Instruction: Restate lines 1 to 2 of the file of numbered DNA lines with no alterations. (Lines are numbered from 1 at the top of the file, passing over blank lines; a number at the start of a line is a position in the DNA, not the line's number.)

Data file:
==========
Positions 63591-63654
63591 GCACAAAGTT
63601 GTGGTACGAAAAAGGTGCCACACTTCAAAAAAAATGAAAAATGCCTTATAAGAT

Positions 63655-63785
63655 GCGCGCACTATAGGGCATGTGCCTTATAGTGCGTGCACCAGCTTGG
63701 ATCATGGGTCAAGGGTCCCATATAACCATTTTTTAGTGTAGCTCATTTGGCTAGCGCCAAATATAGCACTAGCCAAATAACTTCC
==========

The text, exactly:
Positions 63591-63654
63591 GCACAAAGTT